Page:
Throughout Zurich there are many pockets of public space: small green spaces, squares and courtyards, spaces along the river. It felt like any space left unclaimed became a publicly claimed space. This seems to be embedded in the old city’s culture too, enforced with the plethora of decorative fountains with drinkable water. In this winding city you can always find a quiet corner, even though most of these pockets are encompassed by residential houses or small niche shops and studios. The only trouble was working out whether a space was public, or you just happened to wander into someone’s garden!
What could be improved in Zurich?
Shops in the Suburbs
Most of Zurich’s shopping and entertainment is focused into the central part of the city, and seems to almost cut off when it goes into the suburbs. This more contemporary layout seems focused on residential over mixed use, which means things die out pretty quickly once it begins to get dark. In the central part of city, the night life is vibrant and, with the good public transport links supporting this, moving around is easy. Once you’re out of the centre, it is almost eerily quiet. And popping out to a corner shop is often not an option, unless you’re near a train station.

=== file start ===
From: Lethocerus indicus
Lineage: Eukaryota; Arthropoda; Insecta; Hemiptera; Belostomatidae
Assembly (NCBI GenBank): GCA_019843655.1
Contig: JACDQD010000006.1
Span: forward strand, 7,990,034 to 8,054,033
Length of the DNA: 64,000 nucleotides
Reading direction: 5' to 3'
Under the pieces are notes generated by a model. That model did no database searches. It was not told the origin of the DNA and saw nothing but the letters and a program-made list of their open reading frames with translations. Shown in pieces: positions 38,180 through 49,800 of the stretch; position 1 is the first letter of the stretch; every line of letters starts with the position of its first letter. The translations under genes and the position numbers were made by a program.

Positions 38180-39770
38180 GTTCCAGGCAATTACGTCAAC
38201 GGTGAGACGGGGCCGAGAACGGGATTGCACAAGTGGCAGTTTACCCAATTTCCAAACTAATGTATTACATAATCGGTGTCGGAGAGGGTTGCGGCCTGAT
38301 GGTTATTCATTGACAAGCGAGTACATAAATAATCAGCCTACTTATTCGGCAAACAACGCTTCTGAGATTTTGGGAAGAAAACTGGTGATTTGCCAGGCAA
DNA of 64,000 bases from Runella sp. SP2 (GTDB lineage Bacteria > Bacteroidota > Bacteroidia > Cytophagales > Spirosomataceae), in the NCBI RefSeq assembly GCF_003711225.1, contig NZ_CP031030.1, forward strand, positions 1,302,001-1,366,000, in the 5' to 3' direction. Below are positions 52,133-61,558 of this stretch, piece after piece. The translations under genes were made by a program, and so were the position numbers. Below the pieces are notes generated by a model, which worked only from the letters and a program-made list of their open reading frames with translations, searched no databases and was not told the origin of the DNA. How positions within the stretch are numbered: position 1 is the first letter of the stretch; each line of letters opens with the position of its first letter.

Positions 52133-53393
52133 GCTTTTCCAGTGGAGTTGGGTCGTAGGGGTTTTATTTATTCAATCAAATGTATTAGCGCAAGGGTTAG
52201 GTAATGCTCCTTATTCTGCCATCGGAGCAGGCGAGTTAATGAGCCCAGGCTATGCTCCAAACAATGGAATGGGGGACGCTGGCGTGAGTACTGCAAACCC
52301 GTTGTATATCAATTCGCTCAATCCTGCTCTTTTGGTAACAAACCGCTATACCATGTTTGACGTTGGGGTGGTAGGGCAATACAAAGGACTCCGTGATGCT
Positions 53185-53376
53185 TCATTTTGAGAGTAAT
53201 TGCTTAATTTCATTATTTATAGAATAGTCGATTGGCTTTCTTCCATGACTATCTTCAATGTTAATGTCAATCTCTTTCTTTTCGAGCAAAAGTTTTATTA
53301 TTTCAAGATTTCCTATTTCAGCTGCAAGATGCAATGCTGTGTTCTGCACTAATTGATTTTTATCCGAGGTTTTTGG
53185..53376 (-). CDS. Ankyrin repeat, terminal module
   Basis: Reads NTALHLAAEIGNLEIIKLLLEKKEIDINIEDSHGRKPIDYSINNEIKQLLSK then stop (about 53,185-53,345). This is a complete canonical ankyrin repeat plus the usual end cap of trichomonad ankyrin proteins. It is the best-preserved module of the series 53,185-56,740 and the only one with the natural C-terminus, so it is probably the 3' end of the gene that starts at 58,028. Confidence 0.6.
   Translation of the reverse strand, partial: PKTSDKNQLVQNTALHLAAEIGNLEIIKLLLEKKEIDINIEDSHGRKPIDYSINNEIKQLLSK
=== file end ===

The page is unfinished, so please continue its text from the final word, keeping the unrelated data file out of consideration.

Final word on Zurich
As a city, Zurich seems founded on the wellbeing of its people. Whether this is intentionally built or shaped by the habits of its people, the city feels like it has taken a lot of small pressures its inhabitants by making connections and space – connection to nature and green spaces, connection to home, work and play, connection to old and new – while still keeping breathing room between them all.
Zurich is a city which has found balance between its values, but I think that it is at the mercy of its population. A growth or shrink in population will tip this balance in one of two directions: a population too big and Zurich may struggle under the pressure of maintaining the same level of wellbeing for its people, with the breathing room between its connections becoming smaller and more crowded. A population too small and the connections it values may be lost as they drift further apart. Or Zurich will adapt and evolve; as it has before in the 2,000 years it has been standing. As it stands, Zurich is a wonderful city which we can learn from, and I think it will be exciting to see how it maintains its strengths and values in the future.